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1.1.This word seems to have originated as a piece of sailor's slang, and
is said to have been current as long ago as the 1850s, but the earliest
record of it in print is from 1886, in R.Brown's Spun Yarn and Spindrift:
'Then the names of all the other things on board a ship! I don't know
half of them yet; even the sailors forget at times, and if the exact name
of anything they want happens to slip from their memory,they call it
chicken-fixing, or a __________, or a gill-guy, or a timmey -noggy, or a
wim-wom.' As for its source suggestions have included French for 'catch
of a mechanism'. What word ? (Just fill up the blank)

2.What word comes via French from a Latin word coined by the 16th century
Swiss physician Paracelsus for a type of being that lives in the earth
(and also guards the inner parts of the earth and its treasures), in the
same way that fish live in water ?

3.In the Middle Ages this term/word was applied to an outlandish but
figmentary beast, in the words of the Oxford English Dictionary,
'haunting the banks of the Euphrates, very savage, hard to catch, having
long saw-like horns with which they cut in pieces and broke all 'engines'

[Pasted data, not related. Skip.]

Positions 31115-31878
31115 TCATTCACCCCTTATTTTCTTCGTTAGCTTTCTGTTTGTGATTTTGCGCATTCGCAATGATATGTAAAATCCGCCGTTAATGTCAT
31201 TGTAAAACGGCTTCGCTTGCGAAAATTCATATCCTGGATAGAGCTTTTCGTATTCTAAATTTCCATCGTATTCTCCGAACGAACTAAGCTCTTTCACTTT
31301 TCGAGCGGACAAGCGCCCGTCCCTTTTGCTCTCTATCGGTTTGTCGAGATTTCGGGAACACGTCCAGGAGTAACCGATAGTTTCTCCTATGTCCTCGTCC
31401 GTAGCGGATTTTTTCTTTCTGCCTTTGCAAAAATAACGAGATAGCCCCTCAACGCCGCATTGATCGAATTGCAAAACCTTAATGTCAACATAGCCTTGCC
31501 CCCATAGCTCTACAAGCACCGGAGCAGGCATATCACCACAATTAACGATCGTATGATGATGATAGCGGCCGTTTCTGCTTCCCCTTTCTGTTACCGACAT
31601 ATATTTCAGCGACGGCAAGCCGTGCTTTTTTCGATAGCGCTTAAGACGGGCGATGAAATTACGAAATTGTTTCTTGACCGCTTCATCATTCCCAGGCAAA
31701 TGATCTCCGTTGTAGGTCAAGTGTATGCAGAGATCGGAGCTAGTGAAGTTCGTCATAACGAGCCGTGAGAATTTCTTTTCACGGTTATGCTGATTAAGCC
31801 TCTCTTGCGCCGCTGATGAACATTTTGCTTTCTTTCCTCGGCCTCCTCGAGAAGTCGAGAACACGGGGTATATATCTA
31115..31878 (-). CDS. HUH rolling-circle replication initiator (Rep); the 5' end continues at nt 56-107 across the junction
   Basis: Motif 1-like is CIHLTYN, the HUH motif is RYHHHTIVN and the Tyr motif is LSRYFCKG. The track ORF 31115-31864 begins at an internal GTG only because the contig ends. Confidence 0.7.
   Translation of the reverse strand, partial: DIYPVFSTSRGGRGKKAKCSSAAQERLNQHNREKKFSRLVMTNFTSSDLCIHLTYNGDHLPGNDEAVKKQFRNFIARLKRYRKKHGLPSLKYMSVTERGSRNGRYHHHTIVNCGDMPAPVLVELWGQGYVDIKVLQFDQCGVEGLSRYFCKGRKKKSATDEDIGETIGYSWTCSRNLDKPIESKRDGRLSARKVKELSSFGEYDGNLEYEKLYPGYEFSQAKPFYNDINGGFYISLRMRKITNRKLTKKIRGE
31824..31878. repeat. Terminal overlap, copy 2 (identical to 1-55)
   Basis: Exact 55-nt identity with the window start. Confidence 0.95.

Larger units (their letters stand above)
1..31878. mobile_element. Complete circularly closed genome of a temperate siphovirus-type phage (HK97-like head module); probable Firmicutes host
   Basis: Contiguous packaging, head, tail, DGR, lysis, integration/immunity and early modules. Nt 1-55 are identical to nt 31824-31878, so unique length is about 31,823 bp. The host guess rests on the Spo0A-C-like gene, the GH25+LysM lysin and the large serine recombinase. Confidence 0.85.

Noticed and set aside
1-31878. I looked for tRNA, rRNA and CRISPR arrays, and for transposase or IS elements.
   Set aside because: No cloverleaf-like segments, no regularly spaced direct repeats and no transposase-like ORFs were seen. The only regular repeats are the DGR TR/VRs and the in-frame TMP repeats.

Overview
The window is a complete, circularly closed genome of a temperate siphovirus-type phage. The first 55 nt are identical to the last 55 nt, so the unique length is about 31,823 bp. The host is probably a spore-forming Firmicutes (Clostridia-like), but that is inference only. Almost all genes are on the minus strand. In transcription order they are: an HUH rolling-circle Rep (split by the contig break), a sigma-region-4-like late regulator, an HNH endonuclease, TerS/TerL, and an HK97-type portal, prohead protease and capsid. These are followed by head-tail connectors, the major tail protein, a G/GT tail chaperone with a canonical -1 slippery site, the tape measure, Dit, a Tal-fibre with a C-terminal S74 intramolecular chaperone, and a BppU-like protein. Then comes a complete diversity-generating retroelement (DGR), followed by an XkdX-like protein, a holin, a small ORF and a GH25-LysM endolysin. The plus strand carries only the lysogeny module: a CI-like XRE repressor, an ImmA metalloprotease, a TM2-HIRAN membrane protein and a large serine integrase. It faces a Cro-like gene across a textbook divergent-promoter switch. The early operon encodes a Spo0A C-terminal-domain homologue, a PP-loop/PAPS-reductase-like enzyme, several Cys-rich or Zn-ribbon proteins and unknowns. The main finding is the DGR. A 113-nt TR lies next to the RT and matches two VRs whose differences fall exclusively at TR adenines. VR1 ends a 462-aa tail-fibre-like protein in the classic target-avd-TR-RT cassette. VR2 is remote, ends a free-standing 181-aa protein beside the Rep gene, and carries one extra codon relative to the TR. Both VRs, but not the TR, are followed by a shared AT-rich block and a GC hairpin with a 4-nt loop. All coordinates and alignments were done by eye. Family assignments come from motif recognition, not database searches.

and even cut down trees.' The trm was subsequently used for a heraldic
animal, but it was not until the early 17th century that it was applied
by the naturalist Edward Topsell, to the swift-running deerlike animal
(this should make the qn easy). What word/term ?

4.What word originated in Italy, and at first denoted a gondola race on
the Grand Canal in Venice ? (It appears to have been derived from a
Venetian dialect verb meaning 'content, fight')

5.This term now used extensively in business is derived from the ancient
sport of falconry (it was introduced into England in the year 860). To
the ancient falconer, this word meant 'to bring back a hawk that had left
its perch without being told to'. What term ?

6.This word is one of a large family of English words that come from the
past participle of Latin word meaning 'pull'. The word itself was
originally used in English for a device, invented by the 18th century
American doctor Elisha Perkins, for 'pulling across the surface of the
skin, which was supposed to relieve rheumatic pains. What is the word ?

7.The name of which hot wind etymologically means 'east wind' ?

8.This word has its source in a Greek word literally meaning 'little
king'. The Greeks used this name for a gold crested wren and also for a
type of serpent or a fabulous monster. Simple enough.. what is the good
word ?

9.In Rome and elsewhere in the ancient world, it was the convention for a
father to acknowledge a newly born child as his own by placing it on his
knee. This practice gave birth to a commonly used word. What word ?

10.In the sixteenth century, one of the stock characters of the Italian
theatre was a subordinate fool, clown, acrobat, or mountebank who mimics
ludicrously the tricks of his principal. What word do we get from the
name of such a character in the old Italian commedia dell' arte ?

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